01 of 10
Gather Your Supplies
First things first: make sure your baby chicks have everything they'll need on the first day home. Raising baby chicks into gorgeous, healthy, productive laying hens for eggs is easy, but having the right supplies helps a lot.
As they get older, you will use different feeders, but for the first week or two, plastic chick feeders like the ones you see above will make life a lot easier for you. Chicks love to stomp in their feed, tip it over, and generally make a mess. They're also not terribly... smart and can eat quite a lot of shavings or bedding while they pick spilled feed off the floor. These feeders are perfect - the chicks can see the feed clearly because they're attracted to the color red, they can't tip them, they can't roost on them (and therefore poop in them), and they're at the right height when placed on the brooder floor.
Here's what you'll also need: waterers, bedding, a brooder including a heat lamp, and special chick feed. See this handy checklist with more details:Continue to 2 of 10 below.
02 of 10
Fill Waterers and Feeders
This may seem obvious, but it's really important and many first-time chick owners don't know it. You will be receiving a box of loudly peeping, hungry and thirsty, somewhat stressed-out baby chicks. Think about it: they've been in a box in a truck or plane for several days with just a little bit of gel-like food to keep them happy (and of course, they don't need food for three days after hatching, but that doesn't mean they aren't hungry!).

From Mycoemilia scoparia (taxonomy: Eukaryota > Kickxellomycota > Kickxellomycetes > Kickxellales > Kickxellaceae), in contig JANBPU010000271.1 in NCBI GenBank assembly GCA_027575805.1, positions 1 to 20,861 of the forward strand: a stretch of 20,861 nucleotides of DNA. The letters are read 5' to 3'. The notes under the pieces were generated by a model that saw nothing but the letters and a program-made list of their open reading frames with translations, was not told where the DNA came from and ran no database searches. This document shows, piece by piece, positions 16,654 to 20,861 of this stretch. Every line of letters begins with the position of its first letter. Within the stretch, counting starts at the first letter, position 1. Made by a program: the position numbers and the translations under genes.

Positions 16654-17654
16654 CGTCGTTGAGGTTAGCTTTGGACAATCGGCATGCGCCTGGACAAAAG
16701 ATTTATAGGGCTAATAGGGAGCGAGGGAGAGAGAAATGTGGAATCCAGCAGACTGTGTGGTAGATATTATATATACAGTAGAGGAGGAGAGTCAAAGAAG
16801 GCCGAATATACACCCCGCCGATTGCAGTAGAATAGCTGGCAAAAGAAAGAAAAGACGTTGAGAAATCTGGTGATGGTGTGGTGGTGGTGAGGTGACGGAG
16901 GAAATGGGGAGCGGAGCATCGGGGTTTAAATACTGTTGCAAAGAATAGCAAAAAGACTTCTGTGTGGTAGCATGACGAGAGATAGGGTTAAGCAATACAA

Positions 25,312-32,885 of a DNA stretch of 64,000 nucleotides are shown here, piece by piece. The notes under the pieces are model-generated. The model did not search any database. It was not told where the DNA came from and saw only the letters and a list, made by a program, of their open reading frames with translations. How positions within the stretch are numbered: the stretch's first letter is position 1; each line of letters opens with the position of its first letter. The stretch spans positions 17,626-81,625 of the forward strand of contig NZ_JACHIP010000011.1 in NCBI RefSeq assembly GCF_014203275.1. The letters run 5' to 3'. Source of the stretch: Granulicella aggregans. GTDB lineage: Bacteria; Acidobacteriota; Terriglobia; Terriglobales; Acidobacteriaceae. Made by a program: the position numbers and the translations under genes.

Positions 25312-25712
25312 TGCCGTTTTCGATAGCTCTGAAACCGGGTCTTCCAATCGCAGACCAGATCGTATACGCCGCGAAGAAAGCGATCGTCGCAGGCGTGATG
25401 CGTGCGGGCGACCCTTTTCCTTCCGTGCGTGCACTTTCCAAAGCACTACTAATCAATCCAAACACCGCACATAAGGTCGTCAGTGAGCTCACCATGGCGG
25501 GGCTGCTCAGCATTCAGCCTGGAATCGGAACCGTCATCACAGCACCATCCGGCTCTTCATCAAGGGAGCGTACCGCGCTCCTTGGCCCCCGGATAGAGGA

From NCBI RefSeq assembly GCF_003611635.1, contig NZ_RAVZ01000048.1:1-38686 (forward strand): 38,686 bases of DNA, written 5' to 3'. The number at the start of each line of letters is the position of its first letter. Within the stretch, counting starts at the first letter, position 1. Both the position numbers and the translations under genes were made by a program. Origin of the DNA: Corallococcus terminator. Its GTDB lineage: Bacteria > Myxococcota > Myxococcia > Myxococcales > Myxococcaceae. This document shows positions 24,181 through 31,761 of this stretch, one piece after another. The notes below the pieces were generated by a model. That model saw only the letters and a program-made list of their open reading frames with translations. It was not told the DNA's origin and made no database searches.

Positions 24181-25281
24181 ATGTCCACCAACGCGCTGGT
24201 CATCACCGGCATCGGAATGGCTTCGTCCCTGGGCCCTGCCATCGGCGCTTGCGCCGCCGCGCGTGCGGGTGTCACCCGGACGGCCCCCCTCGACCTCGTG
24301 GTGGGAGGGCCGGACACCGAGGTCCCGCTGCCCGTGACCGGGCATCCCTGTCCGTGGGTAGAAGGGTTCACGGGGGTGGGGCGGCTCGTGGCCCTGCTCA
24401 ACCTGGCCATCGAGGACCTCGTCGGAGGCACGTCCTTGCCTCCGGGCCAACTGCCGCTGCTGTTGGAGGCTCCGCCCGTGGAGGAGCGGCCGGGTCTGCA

Fill the waterers with fresh, clean water and top off... all the feeders you have with fresh chick starter. I recommend you do this two days before the chicks are due to arrive. Sometimes, like babies, they make an early appearance!Continue to 3 of 10 below.
03 of 10
Set Up the Brooder
This is another critical step. Before the chicks arrive, you must have a warm, cozy spot all ready for them. If you wait until you get them home from the post office to turn on the brooder lamp, they are going to get chilled. Until you open that box, they are all keeping each other warm with their own body heat packed into a tiny space. Once in the brooder, they won't have that anymore and it won't take long for them to get chilled - which leads to stress, which leads to pasting up. We... don't want that.
So, make sure your brooder is set up, the bedding is scattered, the filled waterers and feeders are placed as you see here - around the edges of the heat lamp's influence, not too far away from the center but not right under it, either. And turn on that lamp, get your thermometer probe on the bedding underneath the lamp, and make sure you have a nice, toasty 95 degrees happening. Depending on the outdoor temperature, it may take a few hours for the brooder temperature to stabilize, so keep checking and adjusting the lamp height as needed. You'll tweak it again later, but you want to be in the ballpark of 95 degrees now.Continue to 4 of 10 below.
04 of 10
Bring the Baby Chicks Home
When the post office receives your chick shipment, they will usually call you as soon as they open in the morning - typically 7:00 or 7:30 am. Be prepared to pick your chicks up immediately! Since you might be heading to work shortly, all that preparation you did to get their brooder ready is about to pay off.